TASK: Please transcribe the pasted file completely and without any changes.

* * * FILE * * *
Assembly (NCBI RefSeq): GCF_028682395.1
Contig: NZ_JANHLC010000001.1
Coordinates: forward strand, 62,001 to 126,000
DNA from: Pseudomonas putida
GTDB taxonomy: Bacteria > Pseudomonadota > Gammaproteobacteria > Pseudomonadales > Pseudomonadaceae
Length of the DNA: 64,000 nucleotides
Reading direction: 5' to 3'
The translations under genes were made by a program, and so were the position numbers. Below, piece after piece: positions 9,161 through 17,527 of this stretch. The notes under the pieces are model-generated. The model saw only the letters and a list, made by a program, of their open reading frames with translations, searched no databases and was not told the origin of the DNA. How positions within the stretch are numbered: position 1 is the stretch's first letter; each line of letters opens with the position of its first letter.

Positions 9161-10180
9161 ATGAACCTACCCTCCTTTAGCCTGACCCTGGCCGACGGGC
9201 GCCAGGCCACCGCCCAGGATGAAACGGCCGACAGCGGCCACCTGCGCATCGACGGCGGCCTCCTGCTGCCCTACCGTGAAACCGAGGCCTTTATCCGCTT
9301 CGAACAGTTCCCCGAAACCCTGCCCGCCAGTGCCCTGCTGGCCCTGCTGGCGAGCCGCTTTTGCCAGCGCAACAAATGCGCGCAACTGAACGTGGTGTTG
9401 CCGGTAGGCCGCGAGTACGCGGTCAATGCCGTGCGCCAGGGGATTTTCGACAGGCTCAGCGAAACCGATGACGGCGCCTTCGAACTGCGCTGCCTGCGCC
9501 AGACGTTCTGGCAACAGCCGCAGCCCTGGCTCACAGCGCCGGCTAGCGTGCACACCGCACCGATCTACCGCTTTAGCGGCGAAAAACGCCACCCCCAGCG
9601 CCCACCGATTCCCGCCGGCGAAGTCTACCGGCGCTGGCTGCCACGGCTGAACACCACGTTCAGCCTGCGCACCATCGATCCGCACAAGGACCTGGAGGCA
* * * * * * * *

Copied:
Assembly (NCBI RefSeq): GCF_028682395.1
Contig: NZ_JANHLC010000001.1
Coordinates: forward strand, 62,001 to 126,000
DNA from: Pseudomonas putida
GTDB taxonomy: Bacteria > Pseudomonadota > Gammaproteobacteria > Pseudomonadales > Pseudomonadaceae
Length of the DNA: 64,000 nucleotides
Reading direction: 5' to 3'
The translations under genes were made by a program, and so were the position numbers. Below, piece after piece: positions 9,161 through 17,527 of this stretch. The notes under the pieces are model-generated. The model saw only the letters and a list, made by a program, of their open reading frames with translations, searched no databases and was not told the origin of the DNA. How positions within the stretch are numbered: position 1 is the stretch's first letter; each line of letters opens with the position of its first letter.

Positions 9161-10180
9161 ATGAACCTACCCTCCTTTAGCCTGACCCTGGCCGACGGGC
9201 GCCAGGCCACCGCCCAGGATGAAACGGCCGACAGCGGCCACCTGCGCATCGACGGCGGCCTCCTGCTGCCCTACCGTGAAACCGAGGCCTTTATCCGCTT
9301 CGAACAGTTCCCCGAAACCCTGCCCGCCAGTGCCCTGCTGGCCCTGCTGGCGAGCCGCTTTTGCCAGCGCAACAAATGCGCGCAACTGAACGTGGTGTTG
9401 CCGGTAGGCCGCGAGTACGCGGTCAATGCCGTGCGCCAGGGGATTTTCGACAGGCTCAGCGAAACCGATGACGGCGCCTTCGAACTGCGCTGCCTGCGCC
9501 AGACGTTCTGGCAACAGCCGCAGCCCTGGCTCACAGCGCCGGCTAGCGTGCACACCGCACCGATCTACCGCTTTAGCGGCGAAAAACGCCACCCCCAGCG
9601 CCCACCGATTCCCGCCGGCGAAGTCTACCGGCGCTGGCTGCCACGGCTGAACACCACGTTCAGCCTGCGCACCATCGATCCGCACAAGGACCTGGAGGCA